Sometimes called the “opioid epidemic,” addiction to opioid prescription pain medications has reached an alarming rate across the United States. Some people who’ve been using opioids over a long period of time may need physician-prescribed temporary or long-term drug substitution during treatment.
When to see a doctor
If your drug use is out of control or causing problems, get help. The sooner you seek help, the greater your chances for a long-term recovery. Talk with your primary doctor or see a mental health professional, such as a doctor who specializes in addiction medicine or addiction psychiatry, or a licensed alcohol and drug counselor.
Make an appointment to see a doctor if:
• You can’t stop using a drug
• You continue using the drug despite the harm it causes
• Your drug use has led to unsafe behavior, such as sharing needles or unprotected sex
• You think you may be having withdrawal symptoms after stopping drug use
When to seek emergency help
Seek emergency help if you or someone you know has taken a drug and:
• May have overdosed
• Shows changes in consciousness
• Has trouble breathing
• Has seizures or convulsions
• Has signs of a possible heart attack, such as chest pain or pressure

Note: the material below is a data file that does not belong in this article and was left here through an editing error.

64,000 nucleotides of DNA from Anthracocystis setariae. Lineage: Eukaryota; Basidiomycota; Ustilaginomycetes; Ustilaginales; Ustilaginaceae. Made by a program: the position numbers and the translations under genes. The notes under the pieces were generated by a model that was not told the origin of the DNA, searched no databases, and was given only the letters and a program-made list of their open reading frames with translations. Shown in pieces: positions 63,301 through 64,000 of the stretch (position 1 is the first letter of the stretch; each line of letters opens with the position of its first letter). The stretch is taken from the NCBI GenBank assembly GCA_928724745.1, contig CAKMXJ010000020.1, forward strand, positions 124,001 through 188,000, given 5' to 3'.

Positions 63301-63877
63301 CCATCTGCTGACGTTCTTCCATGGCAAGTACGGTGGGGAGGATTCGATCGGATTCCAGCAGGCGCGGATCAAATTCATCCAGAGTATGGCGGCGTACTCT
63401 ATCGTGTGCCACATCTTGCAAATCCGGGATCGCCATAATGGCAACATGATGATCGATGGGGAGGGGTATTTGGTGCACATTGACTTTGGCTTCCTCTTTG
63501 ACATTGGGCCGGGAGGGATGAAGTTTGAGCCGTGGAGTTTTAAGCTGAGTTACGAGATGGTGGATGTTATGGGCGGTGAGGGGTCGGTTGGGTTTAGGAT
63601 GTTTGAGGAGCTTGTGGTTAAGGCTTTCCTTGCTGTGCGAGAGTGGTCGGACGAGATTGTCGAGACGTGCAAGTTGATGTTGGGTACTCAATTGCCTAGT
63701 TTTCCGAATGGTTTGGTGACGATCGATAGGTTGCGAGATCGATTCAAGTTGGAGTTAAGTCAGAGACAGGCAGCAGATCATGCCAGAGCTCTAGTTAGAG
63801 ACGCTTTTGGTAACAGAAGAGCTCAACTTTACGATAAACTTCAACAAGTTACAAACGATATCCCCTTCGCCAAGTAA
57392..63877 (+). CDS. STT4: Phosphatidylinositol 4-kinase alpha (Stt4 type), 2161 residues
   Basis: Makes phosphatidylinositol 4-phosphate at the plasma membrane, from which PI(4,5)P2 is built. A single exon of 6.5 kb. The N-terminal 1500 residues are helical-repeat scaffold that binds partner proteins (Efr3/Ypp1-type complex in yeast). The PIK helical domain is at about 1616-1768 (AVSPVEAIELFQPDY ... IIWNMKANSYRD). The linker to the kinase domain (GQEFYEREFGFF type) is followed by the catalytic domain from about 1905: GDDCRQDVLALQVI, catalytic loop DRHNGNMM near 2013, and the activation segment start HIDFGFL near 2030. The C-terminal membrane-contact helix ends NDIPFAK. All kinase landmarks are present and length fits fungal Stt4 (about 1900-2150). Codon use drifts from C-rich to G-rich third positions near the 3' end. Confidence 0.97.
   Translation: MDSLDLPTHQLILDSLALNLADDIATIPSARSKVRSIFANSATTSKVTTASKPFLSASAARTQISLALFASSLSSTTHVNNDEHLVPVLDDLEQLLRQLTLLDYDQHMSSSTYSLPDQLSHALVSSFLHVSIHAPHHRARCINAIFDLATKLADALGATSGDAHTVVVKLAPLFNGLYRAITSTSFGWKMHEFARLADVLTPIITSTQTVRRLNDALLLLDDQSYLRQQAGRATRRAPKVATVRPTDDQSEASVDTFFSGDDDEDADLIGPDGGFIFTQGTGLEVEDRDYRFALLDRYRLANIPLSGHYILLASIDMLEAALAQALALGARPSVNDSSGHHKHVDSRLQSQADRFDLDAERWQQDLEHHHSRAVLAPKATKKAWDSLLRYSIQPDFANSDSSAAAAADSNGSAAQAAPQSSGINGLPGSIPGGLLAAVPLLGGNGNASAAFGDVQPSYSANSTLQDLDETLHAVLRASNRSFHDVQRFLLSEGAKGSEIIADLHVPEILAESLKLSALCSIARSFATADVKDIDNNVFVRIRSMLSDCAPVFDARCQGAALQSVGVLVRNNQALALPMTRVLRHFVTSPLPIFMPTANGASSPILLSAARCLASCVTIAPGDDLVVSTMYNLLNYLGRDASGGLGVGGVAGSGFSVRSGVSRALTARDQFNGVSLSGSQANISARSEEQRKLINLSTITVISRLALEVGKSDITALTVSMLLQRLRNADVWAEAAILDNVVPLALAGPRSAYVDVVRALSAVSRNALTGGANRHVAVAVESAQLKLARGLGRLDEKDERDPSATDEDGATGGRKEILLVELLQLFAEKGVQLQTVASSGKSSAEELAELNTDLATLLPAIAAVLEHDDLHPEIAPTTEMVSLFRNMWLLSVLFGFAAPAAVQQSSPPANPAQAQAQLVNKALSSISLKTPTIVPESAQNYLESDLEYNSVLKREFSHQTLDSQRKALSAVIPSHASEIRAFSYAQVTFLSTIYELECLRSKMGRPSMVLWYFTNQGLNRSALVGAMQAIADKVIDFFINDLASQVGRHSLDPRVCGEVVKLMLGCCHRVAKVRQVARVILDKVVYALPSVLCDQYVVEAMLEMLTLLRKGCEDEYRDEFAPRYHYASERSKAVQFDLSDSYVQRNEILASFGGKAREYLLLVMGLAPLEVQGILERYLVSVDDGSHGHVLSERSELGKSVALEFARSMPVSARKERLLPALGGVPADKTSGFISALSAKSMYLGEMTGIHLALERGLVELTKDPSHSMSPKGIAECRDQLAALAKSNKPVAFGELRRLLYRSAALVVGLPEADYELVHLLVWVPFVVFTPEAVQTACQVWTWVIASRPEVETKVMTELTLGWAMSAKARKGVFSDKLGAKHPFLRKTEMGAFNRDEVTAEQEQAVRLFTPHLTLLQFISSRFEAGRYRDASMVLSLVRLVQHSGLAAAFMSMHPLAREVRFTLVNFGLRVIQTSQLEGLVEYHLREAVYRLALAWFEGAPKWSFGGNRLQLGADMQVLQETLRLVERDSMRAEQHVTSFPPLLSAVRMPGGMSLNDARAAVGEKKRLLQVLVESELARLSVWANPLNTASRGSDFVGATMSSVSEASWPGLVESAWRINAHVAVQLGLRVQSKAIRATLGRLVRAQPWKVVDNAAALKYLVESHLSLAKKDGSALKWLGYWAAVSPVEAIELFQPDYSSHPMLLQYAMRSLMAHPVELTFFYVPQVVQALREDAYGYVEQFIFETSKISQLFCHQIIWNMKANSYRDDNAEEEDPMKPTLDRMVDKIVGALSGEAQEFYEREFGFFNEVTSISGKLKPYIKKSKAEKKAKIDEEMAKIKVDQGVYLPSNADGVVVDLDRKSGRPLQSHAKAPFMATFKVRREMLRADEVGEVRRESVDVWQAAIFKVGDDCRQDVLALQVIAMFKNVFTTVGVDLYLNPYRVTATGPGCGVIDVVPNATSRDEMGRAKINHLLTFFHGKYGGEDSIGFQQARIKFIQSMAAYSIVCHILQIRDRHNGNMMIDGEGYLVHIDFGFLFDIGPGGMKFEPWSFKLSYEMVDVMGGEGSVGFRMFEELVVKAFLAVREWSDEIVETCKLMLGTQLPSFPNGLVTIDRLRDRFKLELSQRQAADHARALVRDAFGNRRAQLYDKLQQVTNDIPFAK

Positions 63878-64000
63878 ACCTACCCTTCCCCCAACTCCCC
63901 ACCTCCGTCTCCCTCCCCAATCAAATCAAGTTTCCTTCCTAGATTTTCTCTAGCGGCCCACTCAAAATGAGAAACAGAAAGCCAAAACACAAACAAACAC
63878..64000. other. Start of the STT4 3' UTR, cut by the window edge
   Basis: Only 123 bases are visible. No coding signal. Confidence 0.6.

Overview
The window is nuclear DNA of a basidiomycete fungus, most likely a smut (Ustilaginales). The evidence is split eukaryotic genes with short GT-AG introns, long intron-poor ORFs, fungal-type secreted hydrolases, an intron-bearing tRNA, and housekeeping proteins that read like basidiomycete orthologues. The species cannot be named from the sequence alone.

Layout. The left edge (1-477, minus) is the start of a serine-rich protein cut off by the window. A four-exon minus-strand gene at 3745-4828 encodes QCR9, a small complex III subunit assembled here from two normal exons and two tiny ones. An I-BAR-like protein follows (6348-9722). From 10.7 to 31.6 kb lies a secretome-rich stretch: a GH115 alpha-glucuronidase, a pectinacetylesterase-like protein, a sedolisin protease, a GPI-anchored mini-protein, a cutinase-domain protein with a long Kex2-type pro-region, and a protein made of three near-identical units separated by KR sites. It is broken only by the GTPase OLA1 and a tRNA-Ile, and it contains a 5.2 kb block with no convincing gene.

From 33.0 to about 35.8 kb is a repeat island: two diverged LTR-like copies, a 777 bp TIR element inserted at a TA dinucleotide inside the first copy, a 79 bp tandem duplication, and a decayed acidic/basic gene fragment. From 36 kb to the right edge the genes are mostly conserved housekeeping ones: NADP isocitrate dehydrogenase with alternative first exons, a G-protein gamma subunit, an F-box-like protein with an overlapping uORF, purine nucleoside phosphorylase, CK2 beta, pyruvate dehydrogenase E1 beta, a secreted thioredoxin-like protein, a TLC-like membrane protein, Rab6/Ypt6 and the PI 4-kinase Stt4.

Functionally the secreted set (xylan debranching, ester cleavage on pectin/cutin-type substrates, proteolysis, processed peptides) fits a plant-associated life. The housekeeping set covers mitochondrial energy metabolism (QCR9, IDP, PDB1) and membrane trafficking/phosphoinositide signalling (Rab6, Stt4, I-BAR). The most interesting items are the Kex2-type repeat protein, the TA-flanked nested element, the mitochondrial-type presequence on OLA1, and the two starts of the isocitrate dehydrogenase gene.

• Has any other troublesome physical or psychological reaction to use of the drug
Staging an intervention
People struggling with addiction usually deny that their drug use is problematic and are reluctant to seek treatment. An intervention presents a loved one with a structured opportunity to make changes before things get even worse and can motivate someone to seek or accept help.
An intervention should be carefully planned and may be done by family and friends in consultation with a doctor or professional such as a licensed alcohol and drug counselor, or directed by an intervention professional. It involves family and friends and sometimes co-workers, clergy or others who care about the person struggling with addiction.
During the intervention, these people gather together to have a direct, heart-to-heart conversation with the person about the consequences of addiction and ask him or her to accept treatment.